(3) For persons born after November 14, 1986 who are over the age of 18 - If both parents are citizens, at least one resided in the U.S. prior to the child's birth. If one parent is a U.S. citizen, the citizen parent must have lived in the U.S. for at least 5 years.

(4) For children under age 18 - The Child Citizenship Act of 2000 went into effect on February 27, 2001 and provides automatic citizenship to certain foreign-born children. Automatic citizenship occurs on the date the following criteria have all been met:

- The child has at least one U.S. citizen parent (by birth or naturalization);
- The child is currently residing permanently in the United States in the legal and physical custody of the U.S. citizen parent; and
- The child is a lawful permanent resident.

This includes both natural and adopted children. These children generally enter the country with an IR-3 visa. It is not a requirement that the above criteria are achieved in a specified order, rather that the automatic citizenship is conferred upon the child on the date when all criteria have been achieved.

Individuals who were under 18 and living in the U.S. on February 27, 2001 and met the new criteria also became citizens on that date.

See 2046 for citizenship documentation requirements

2042 Qualified Non-Citizen Status - Eligibility for medical (including Medicaid and CHIP) benefits is limited to the following groups of qualifying non-citizens who also meet state residency requirements. Documentation requirements are specified in KEESM appendix item A-1, Non-Citizen Qualification Chart. The 5 year ban on receipt of assistance described in 2044 does NOT apply to the following non-citizens.

2043 Eligible Non-Citizens - The following non-citizens are eligible for medical benefits.

2043.01 - Refugees admitted under 207 of the Immigration and Nationality Act (INA);

2043.02 - Asylees granted asylum under 208 of the INA;

2043.03 - Aliens whose deportation has been withheld under Section 243 (h) of the INA;

2043.04 - Cuban or Haitian entrants as defined in section 501 of the Refugee Education Assistance Act of 1980;

2043.05 - Persons admitted as an Amerasian Immigrant pursuant to section 584 of the Foreign Operational Export Financing, and Related Programs Appropriations Act of 1988;

2043.06 - Persons who are honorably discharged veterans or are on active duty in the United States armed forces. In addition, the spouse and/or dependent children of such persons would also be deemed as meeting qualified non-citizen status. (Includes individuals who served in the Philippine Commonwealth Army during WW II or as Philippine Scouts following the war. This change is pursuant to the Balanced Budget Act of 1997.);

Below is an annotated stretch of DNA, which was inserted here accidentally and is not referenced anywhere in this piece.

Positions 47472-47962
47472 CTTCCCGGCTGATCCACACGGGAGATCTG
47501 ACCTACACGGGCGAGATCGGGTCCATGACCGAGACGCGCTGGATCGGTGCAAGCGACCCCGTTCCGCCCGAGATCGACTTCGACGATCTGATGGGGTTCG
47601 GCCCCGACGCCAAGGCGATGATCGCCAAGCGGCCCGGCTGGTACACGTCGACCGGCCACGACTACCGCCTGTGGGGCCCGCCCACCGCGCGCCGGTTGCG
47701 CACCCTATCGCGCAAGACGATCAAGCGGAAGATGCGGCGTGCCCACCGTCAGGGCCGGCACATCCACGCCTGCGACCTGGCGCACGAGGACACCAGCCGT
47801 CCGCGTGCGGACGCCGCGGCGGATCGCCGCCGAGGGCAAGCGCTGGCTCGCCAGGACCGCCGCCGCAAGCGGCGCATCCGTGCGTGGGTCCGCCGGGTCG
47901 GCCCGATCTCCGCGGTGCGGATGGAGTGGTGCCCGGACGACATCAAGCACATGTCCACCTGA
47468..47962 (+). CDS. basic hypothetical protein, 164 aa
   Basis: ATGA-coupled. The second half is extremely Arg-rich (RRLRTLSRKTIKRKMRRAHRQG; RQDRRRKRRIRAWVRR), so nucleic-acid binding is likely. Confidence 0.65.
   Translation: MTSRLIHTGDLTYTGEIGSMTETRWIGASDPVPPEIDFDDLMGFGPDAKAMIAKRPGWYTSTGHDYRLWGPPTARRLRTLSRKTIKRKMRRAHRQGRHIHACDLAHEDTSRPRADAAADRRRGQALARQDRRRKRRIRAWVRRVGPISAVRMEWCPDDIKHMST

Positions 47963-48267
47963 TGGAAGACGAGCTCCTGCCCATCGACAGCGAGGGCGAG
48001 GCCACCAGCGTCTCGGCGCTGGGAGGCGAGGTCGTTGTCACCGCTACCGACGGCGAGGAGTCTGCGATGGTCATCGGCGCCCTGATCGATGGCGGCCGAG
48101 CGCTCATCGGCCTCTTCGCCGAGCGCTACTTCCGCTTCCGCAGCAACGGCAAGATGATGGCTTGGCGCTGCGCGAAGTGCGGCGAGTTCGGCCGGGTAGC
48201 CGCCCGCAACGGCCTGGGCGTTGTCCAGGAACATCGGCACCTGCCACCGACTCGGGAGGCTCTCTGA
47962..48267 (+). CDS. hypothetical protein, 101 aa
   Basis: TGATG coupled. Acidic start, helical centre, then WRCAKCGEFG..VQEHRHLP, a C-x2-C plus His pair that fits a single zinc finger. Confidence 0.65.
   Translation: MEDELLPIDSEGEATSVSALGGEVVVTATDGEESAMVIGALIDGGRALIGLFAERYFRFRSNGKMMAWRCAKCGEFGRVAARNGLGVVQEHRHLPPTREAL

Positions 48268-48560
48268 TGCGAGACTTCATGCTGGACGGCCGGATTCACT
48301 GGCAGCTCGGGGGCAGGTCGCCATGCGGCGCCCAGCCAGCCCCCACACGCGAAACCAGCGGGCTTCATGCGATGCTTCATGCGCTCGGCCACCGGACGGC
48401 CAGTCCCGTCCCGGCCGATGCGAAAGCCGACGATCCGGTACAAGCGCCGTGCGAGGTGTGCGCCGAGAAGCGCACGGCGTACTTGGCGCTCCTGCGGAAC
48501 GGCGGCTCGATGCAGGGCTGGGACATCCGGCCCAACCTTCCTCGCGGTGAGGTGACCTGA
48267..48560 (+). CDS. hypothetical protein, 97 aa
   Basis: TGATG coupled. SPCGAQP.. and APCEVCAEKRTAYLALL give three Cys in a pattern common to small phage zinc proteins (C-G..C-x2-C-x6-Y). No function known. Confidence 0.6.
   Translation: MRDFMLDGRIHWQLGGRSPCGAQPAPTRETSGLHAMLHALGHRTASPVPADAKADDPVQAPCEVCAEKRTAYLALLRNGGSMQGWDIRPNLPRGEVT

2043.07 - Persons who have obtained lawful permanent residence status and who entered the U.S. on or before August 22, 1996. This includes persons who did not obtain lawful permanent resident status until after August 22, 1996 (Also see 2047.);

2043.08 - Persons granted parole or conditional entry status and who entered the U.S. on or before August 22, 1996. This includes persons who did not obtain such status until after August 22, 1996; and

2043.09 - Persons who do not meet one of the other qualifying statuses, but who have been battered or subject to extreme cruelty by a U.S. citizen or lawful permanent resident spouse or parent and who entered the U.S. on or before August 22, 1996. Such persons must have a pending or approved Violence Against Women Act (VAWA) case or family-based petition before USCIS. This also includes the person's children who have also been battered or subject to extreme cruelty.

2043.10 - American Indians born in Canada to whom the provisions of Section 289 of the USCIS apply and members of an Indian Tribe as defined in Section 4(e) of the Indian Self-Determination and Education Assistance Act. This provision is intended to cover Native Americans who are entitled to cross the U.S. border into Canada. This includes among others, the St. Regis Band of the Mohawk in New York State, the Micmac in Maine, and the Abanaki in Vermont.